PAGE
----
The vanKoeverden sisters of Rochester, MN, want you to know they were Ana and Elsa way before the Frozen franchise came along. And to answer what starstruck little kids ask all the time: No merchandise. No millions. Not even free movie tickets.
Like their animated counterparts, Ana, 14, and Elsa, 12, are brave, strong and, yes, beautiful. But instead of an epic adventure to free their kingdom from eternal winter, the threat being faced by the real-life sisters, alongside their parents, is brain cancer.
A few months after her third birthday, Ana was diagnosed with a Grade 1 pilocytic astrocytoma, a slow-growing tumor in her brainstem. She had been vomiting on-and-off and, after ruling out simple causes, doctors at Mayo Clinic—where Ana’s Dad, Kevin, is a nurse anesthetist and Mom, Heather, worked as an occupational therapist—scheduled an MRI.
The tumor that turned the family’s life upside down was in a place too delicate for surgery, so Ana’s first treatment was a 15-month chemo regime. Two years later came another nine months of chemo, followed by six weeks of radiation. Then after four years of stable scans, the tumor grew again.
It has been stubbornly persistent since 2017, and Ana is now on her sixth line of treatment. That’s cancer-speak for the number of times and approaches doctors have used to attack the tumor.
Ana has more than 800 Beads of Courage to show for it. One for every needle poke, scan, dose of chemo or radiation or hospital stay over the past 11 years. But there are no beads for rashes, fevers, nausea, weight loss, exhaustion, missing school and having to modify so many activities for such a long time.
“When you look at me, you don’t think, ‘Oh, my God, she has cancer!'” Ana said. “But when you see all my beads, you’re like, ‘Oh, she has cancer.’ The beads help explain me, without any words.”
Putting sister Elsa into words is trickier. Just 17 months old at the time of Ana’s diagnosis, she has little or no memory of when cancer wasn’t in the family picture. Glimpses of her spirit and soul show in the CaringBridge Journal that Heather and Kevin have been updating since 2008.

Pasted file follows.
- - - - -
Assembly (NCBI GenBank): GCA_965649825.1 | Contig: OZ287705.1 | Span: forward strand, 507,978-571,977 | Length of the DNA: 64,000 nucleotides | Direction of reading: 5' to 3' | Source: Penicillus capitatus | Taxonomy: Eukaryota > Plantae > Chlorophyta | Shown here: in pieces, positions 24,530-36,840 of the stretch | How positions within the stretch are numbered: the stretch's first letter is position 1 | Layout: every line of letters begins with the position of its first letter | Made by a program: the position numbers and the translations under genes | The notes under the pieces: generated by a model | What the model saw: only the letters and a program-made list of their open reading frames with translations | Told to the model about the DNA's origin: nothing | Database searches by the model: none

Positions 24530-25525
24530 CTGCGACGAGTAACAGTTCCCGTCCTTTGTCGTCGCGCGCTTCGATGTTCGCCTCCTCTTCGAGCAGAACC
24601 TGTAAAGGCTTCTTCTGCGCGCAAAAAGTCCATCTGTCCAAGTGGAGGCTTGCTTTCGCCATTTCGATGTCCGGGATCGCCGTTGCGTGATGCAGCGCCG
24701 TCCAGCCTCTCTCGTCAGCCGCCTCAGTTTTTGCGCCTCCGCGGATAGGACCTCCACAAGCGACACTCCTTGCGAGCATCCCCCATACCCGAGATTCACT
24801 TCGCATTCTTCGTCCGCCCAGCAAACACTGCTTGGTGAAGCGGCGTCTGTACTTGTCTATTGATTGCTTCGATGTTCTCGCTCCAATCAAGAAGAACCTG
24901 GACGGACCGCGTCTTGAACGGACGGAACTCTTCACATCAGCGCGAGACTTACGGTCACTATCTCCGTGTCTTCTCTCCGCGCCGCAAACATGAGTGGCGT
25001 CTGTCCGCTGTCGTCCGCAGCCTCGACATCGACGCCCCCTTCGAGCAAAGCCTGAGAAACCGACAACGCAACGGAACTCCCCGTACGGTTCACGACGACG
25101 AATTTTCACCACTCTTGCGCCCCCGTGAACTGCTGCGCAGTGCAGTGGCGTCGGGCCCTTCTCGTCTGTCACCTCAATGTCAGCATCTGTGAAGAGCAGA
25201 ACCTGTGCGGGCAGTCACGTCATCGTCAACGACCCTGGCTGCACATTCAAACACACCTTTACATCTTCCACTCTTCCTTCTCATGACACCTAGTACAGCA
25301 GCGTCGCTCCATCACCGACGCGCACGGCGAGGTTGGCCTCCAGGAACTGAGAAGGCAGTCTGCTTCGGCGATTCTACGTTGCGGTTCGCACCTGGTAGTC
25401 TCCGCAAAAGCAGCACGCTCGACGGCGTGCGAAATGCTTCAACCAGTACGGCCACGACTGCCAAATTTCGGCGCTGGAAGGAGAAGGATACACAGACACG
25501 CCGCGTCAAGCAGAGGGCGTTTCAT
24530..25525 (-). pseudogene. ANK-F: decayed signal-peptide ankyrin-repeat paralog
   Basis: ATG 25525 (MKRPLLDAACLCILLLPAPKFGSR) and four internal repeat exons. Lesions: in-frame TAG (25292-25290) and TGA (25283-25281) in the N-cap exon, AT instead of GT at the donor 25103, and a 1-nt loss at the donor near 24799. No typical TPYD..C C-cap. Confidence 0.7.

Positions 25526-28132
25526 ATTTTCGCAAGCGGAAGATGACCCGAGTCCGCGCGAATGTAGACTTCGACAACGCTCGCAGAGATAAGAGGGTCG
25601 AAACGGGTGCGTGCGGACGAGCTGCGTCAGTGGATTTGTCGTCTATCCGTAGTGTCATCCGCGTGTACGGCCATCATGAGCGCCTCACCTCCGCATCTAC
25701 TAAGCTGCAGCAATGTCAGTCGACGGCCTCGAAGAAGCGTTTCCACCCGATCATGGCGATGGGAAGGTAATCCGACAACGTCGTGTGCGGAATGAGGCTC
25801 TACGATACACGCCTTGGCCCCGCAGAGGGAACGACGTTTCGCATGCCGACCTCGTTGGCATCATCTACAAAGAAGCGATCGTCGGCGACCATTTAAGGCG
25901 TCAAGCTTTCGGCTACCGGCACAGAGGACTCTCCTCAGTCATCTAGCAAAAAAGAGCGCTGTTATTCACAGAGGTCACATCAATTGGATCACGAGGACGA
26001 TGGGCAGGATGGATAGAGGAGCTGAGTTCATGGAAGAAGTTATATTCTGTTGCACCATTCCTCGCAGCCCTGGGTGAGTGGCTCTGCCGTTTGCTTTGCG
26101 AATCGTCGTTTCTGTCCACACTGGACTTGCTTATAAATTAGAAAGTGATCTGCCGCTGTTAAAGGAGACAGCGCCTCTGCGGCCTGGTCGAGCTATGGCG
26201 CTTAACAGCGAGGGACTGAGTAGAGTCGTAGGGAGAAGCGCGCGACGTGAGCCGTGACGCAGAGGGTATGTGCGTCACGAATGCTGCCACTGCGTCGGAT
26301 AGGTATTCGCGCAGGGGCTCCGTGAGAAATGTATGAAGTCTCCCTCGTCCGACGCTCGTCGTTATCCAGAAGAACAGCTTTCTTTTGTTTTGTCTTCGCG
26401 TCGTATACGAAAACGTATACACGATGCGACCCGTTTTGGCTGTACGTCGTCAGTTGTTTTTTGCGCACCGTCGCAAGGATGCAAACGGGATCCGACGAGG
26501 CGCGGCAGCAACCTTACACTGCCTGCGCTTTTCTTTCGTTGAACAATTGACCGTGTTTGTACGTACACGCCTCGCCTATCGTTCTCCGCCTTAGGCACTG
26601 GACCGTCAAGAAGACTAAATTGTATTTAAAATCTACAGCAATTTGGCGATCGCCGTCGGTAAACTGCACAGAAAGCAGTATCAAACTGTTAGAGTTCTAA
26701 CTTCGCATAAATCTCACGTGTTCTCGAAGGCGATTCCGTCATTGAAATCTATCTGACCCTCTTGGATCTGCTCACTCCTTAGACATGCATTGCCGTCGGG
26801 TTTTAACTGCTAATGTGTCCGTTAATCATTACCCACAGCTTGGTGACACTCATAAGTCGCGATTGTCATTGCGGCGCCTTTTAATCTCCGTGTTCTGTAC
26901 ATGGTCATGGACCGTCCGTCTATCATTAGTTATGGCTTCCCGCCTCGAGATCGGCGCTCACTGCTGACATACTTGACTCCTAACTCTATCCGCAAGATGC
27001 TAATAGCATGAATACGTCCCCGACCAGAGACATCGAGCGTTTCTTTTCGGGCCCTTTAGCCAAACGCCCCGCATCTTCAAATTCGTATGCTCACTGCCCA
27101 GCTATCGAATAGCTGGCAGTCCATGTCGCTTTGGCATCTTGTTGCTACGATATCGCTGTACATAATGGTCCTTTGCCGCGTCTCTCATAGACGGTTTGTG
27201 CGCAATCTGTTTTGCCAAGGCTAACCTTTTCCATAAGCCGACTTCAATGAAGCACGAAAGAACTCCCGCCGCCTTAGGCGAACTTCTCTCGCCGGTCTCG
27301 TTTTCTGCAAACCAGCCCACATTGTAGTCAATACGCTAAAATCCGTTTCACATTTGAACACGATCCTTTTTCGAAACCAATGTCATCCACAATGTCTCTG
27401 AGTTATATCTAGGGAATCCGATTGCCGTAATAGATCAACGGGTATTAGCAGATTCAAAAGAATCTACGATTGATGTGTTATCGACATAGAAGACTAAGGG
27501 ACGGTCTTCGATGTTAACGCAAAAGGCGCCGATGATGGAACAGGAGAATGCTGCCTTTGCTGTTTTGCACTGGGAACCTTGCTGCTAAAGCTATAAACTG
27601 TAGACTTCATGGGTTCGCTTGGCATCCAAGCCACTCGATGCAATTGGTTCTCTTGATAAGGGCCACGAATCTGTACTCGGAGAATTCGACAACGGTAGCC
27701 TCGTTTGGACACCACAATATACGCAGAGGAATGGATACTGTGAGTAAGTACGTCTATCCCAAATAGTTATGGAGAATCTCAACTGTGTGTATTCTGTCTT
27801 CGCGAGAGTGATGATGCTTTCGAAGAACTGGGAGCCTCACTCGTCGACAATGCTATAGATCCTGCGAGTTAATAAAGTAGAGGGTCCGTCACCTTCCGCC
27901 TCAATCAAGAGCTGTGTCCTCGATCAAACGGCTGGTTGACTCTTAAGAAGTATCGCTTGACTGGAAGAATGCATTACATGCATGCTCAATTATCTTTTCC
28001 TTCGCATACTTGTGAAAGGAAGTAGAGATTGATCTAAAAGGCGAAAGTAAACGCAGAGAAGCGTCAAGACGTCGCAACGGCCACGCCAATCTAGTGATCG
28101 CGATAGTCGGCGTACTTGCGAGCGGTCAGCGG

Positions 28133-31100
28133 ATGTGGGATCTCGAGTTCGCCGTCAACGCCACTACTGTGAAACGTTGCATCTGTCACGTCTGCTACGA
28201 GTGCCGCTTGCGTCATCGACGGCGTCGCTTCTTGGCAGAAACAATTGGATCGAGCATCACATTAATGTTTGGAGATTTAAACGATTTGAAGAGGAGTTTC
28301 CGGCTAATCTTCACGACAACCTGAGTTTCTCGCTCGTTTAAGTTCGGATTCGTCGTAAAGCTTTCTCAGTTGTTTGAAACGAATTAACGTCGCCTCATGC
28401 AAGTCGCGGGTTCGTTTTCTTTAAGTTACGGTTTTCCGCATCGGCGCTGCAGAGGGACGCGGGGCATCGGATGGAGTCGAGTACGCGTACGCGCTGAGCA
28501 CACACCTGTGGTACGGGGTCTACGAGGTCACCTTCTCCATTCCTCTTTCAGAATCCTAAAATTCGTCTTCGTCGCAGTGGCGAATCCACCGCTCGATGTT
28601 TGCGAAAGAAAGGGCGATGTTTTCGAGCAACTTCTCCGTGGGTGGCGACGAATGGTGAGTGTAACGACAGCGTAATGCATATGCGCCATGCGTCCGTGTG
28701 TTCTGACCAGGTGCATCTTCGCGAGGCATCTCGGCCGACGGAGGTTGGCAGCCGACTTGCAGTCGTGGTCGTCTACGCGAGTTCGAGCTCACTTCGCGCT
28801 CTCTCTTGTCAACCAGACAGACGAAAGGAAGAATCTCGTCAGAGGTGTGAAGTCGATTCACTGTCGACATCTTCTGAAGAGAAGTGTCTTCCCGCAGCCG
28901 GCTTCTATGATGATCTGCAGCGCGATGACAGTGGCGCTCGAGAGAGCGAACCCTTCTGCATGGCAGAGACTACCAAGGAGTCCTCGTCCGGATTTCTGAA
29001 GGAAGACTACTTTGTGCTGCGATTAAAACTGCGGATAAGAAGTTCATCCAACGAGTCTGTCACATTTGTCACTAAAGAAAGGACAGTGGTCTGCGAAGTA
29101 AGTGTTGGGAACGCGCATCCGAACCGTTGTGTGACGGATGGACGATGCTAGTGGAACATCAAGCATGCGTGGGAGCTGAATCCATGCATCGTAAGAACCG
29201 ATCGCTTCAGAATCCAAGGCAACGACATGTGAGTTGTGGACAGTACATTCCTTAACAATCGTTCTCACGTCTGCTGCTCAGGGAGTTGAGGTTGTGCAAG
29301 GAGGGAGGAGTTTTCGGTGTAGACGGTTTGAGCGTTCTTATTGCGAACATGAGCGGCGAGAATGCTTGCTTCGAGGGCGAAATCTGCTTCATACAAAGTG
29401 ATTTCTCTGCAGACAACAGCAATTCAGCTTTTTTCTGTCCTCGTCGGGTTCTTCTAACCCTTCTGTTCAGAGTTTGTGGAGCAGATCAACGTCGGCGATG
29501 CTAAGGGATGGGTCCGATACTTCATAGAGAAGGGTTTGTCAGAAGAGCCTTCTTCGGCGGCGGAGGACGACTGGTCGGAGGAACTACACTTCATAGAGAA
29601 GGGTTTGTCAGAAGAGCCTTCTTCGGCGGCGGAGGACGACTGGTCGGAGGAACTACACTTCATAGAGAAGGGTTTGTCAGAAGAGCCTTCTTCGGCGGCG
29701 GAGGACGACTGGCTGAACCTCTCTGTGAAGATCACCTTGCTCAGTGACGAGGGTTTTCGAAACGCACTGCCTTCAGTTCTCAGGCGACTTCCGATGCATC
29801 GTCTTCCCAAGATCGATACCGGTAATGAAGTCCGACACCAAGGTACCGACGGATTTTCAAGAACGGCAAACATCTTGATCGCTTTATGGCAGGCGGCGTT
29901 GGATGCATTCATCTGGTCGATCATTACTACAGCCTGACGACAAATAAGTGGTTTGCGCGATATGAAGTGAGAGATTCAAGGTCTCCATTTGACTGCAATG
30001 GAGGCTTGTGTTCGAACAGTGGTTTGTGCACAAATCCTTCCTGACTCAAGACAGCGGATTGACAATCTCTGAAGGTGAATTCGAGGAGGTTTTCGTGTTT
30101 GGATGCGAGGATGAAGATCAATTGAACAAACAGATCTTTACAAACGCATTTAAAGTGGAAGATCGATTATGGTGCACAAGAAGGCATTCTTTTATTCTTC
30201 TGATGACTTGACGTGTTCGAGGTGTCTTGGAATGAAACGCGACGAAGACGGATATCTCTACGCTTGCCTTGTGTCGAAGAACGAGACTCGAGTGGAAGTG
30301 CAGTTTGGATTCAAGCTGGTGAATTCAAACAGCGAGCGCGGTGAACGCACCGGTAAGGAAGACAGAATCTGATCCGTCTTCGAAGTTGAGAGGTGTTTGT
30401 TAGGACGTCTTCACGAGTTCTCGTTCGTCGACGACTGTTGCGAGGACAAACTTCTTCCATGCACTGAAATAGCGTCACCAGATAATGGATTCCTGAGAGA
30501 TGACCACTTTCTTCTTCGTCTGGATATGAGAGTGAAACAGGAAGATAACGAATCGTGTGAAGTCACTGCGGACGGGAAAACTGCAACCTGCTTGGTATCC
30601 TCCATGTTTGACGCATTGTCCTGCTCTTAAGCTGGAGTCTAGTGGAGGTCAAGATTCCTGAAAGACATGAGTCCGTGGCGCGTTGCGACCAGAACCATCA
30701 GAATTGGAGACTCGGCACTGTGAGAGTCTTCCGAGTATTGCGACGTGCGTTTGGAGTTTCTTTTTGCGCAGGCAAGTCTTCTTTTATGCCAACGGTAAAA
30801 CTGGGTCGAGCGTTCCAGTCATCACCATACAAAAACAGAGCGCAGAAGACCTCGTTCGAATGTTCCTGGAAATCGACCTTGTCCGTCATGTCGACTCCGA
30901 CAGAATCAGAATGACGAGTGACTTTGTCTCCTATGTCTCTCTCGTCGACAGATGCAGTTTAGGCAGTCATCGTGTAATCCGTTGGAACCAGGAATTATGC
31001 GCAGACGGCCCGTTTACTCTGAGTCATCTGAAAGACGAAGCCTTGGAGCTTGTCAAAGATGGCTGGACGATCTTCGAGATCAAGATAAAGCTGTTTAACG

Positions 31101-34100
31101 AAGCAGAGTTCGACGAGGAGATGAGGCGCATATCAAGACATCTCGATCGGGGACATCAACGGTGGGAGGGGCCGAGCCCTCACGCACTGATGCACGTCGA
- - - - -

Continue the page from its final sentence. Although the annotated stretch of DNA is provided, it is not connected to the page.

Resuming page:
The day before Elsa turned 4, on May 3, 2011, Heather wrote, “Elsa has grown up as a ‘shadow survivor’ and knows nothing different than hanging out with kids without hair, playing doll-hospital and joining us on this journey and all that goes with it. As she matures, she takes on a new understanding of the story. This kid can come up with some amazing questions about God and how this whole deal works.”
She even wondered aloud when she might be getting cancer, too, as if it was a normal part of childhood, like well-child visits and immunizations.
Other Journal entries describe Elsa wanting to sell her toys to give money to Ana’s doctors for better medicine, helping Ana put on her shoes and coat for a post-chemo trip to the ER, and asking her parents, “When is this cancer ever going to go away?”
With no answer to this question, the vanKoeverden girls simply keep going.
For Ana, it’s mornings at school and afternoons to rest, recover and do homework. Then it’s off to serve as manager of the high school girls basketball team, unless fatigue and nausea interfere. “I’m feeling about 50% right now,” she said.
She has also taken over from her parents much of the writing on her CaringBridge Journal, providing health commentary from a 14-year-old’s perspective—”This tumor is stupid”—and updates on her “long-overdue” bedroom remodel.
About her sister, Ana recently wrote, “Elsa is just being her crazy self. She’s liking middle school and she does really well. It’s totally unfair how little she has to study. Even though we have our days, she does show up when I need her. Her life gets changed by all the stuff happening to me, too.”
Elsa prefers the view from horseback, and would like to ride much more often than her schedule permits. She would also like to have much more time with electronics than her mother would consider plenty.
Her view about Ana’s cancer is wise, practical and inspirational: “Just think less and live more, for Pete’s sake! If all you do is worry, if things would actually get bad, you will have lived a whole life of worry. Don’t worry until you have to. Just have fun.”